SEO has quickly become such an important part of website design and marketing that many useful tools have developed to aid in the process. These range from tools which track user behaviour, to market competition and keyword analysis. Here are just some of the tools we at ZumGuy have found most useful in the development of SEO-friendly websites:
robots.txt is a file placed in the root of a domain. It informs search engines how the publisher wishes the site to be accessed, i.e. which files and directories may be indexed and followed.
A meta tag in the
<head> section which can allow/prevent indexing and follow/nofollow of links from a page:
This technique is useful when there are canonicalization and duplicate content issues. It can also balance out the site content so that less valuable content is not referred to in SERPs (such as blog drivel).
This file is usually placed in the root, and is a guide to both search engines and manual users to how the hierarchy of the site is organised. Using this file, an SEO practitioner may gain some idea of the structural problems a site may have. For example, if categories are not referred to as comprehensible names, but are generated from a dynamic numbering system which cannot be read easily from the URL. There are techniques for rewriting dynamically generated URLs (e.g. sciencelibrary.info/entry.php?subject=9&topic=88?&id=183) to readable URLs (sciencelibrary.info/computing/SEO/entry.php?title=Site_analysis), which is not only more convenient for users, but supply search engines with more meaningful data to play with.
Too often design concepts are great pieces of art. However, if they are not based on the needs of the content which will occupy its spaces, it quickly comes into conflict with the true purpose of the site.
To avoid this conflict, and indeed to ensure that opportunities presented by innovative and quality content are not lost, a preliminary step to design is to make a content inventory. This is a (fairly) detailed breakdown of how information is to be communicated on the pages of the site, and how these pages are interconnected. A hierarchical diagram, containing page levels, linking structures, titles, in-text keyword focii, etc. can be developed. This will serve as a blueprint for all involved: artistic conceptualisers, graphic artists, programmers, text content generators, and SEO consultants.
The browser of choice for web design professionals has always been Mozilla Firefox. With this free browser comes a (wonderful) set of plug-ins which provide many developer tools and document analysis insights at a glance.
Firefox is a good way to find errors, check for styling problems, and its layout allows for rapid and accurate viewing of source codes. The source code can be used to check the meta data, formatting issues and to break down global navigation to its component parts.
For SEO purposes, the source code is a useful tool for checking whether keywords are in the places they were planned for, particularly with automatic keyword location systems. For example, if the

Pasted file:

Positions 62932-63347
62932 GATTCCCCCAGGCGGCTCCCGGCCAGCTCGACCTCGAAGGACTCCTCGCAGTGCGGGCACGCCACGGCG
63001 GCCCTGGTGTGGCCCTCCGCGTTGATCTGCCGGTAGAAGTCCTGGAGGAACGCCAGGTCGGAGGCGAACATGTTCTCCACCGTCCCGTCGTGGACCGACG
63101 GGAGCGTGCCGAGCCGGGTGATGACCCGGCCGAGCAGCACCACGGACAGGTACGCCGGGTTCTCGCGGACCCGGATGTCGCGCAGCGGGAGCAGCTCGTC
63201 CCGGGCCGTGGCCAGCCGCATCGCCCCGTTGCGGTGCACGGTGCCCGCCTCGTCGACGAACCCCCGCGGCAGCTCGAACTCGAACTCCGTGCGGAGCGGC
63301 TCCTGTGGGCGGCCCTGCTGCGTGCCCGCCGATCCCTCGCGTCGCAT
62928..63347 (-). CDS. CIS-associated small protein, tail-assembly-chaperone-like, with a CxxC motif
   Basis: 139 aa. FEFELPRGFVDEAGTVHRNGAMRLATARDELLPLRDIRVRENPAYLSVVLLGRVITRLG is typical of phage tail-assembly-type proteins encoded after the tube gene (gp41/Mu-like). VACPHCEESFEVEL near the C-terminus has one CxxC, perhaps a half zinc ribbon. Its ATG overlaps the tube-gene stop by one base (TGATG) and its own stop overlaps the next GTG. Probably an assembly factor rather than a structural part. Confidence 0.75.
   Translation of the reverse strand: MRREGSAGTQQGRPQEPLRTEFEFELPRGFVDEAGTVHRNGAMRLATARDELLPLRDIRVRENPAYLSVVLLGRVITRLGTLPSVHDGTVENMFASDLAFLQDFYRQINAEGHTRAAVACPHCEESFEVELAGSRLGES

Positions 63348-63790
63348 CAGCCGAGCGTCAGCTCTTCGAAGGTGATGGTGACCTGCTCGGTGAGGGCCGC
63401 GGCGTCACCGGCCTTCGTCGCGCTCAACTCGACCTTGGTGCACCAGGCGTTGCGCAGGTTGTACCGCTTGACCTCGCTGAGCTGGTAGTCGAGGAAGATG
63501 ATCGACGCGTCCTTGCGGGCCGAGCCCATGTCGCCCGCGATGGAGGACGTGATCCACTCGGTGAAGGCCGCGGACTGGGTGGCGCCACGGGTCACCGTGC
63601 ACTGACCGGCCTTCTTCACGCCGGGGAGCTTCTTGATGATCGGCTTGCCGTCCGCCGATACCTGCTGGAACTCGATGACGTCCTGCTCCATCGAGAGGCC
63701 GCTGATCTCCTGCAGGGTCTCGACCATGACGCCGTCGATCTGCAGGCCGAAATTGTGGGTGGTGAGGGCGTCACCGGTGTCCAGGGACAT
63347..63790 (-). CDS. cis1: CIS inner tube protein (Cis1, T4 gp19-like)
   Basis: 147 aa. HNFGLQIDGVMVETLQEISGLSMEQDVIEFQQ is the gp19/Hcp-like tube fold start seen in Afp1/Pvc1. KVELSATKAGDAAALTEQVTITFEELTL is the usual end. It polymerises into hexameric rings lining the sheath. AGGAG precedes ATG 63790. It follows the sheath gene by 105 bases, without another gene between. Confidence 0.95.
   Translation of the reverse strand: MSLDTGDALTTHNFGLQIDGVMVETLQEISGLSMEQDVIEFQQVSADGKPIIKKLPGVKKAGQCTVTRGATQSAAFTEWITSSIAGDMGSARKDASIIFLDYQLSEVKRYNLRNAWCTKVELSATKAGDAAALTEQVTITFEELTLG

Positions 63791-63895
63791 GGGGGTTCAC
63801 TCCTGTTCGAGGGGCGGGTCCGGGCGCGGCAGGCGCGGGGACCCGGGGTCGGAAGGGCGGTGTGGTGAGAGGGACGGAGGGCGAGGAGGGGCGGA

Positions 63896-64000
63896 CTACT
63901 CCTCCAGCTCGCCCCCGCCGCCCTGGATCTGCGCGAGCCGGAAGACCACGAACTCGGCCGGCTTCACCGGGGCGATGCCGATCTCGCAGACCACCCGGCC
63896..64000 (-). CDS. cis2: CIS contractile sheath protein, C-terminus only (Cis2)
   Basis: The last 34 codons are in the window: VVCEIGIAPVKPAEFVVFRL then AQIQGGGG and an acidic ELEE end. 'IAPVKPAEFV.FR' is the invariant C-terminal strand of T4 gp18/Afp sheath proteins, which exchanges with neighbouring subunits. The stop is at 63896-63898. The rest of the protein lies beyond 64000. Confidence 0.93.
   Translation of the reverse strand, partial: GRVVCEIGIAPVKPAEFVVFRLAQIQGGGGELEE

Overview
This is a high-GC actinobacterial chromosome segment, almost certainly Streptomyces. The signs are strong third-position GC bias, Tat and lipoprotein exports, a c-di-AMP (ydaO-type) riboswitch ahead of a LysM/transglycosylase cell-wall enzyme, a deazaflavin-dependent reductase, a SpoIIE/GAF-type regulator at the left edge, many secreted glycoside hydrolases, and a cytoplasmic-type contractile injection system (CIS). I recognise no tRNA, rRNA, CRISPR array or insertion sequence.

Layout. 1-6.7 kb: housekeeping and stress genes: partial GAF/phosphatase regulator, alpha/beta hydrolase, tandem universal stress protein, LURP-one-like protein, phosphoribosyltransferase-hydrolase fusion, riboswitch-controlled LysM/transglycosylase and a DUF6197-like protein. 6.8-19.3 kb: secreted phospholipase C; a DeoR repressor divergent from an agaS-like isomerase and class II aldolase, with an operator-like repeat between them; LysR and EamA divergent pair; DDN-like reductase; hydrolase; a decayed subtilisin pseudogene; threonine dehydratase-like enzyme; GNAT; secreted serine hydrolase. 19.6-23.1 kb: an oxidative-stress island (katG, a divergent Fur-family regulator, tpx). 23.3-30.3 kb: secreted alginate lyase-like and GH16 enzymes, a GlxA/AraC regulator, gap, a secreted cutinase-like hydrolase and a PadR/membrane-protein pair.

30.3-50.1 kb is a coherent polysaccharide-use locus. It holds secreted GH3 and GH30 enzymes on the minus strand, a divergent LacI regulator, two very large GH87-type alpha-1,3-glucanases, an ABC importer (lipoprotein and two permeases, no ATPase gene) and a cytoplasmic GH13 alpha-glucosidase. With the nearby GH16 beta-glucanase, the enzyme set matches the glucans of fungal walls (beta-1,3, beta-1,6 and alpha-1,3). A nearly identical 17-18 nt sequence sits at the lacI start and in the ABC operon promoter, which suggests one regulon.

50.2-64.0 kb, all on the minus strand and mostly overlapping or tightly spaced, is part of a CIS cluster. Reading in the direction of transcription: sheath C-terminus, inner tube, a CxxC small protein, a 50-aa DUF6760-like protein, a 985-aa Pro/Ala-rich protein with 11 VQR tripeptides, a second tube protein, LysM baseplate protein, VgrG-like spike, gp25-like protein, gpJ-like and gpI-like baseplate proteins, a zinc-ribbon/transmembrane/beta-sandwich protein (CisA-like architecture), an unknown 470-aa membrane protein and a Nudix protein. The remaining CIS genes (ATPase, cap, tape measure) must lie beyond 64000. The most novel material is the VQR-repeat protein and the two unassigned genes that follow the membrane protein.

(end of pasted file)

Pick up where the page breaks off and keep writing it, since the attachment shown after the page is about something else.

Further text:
head section of the HTML page is an included file, the all-important page title is often dynamically generated from information passed from individual pages. If for some reason this string is not creating targeted keywords and placing them in the first part of the title, vital keyword targeting value is being lost. The source code reveals the actual text, rather than the variable name in the actual PHP code.
The set of tools provided by Google are probably the most comprehensive and useful on the web, are mostly free, and used by amateurs and professionals alike.
This tool provides a great deal of useful information about a specific site. Problems which Google has with the site can be identified, with suggestions for traffic improvement, and settings for the site can be edited. SEO practicants can see how Google sees their site, whether there are any issues like penalization or problematic structure, as well as access messages from Google to the site owner.
A very powerful keyword comparison tool. This can be used to crosscheck the target keyword list against actual numbers of queries using those words, or alternative synonyms and forms.
Website owners can sign up and register their sites. A code is placed in the head section of each page (or once if the head is an include file), and when that page is accessed from anywhere on the web from a Google server, the data related to overall traffic, and the individual visitors (geographic location, device and browser, time spent on site, number of pages, entry and exit points, etc.) is collated in a centralised report page. Very useful also for tracking which keywords were used to find the site, and how click-through rates are varying over time.
Returns metrics about a website or page concerning the number of keywords, and any problems related to that.
Information about targeted keywords on a page from an analysis of a number of search engine factors.
Provided by Microsoft adCenter, this tool generates keyword suggestions.
Keyword research, including listing popular terms for potential target keywords. This tool also has insight to the frequency of use of certain terms in the meta tags of sites.
Statistically based information about trends and uses of keywords.
Competitive web statistics. Useful for longtail search data, as well as paid and organic search stats.
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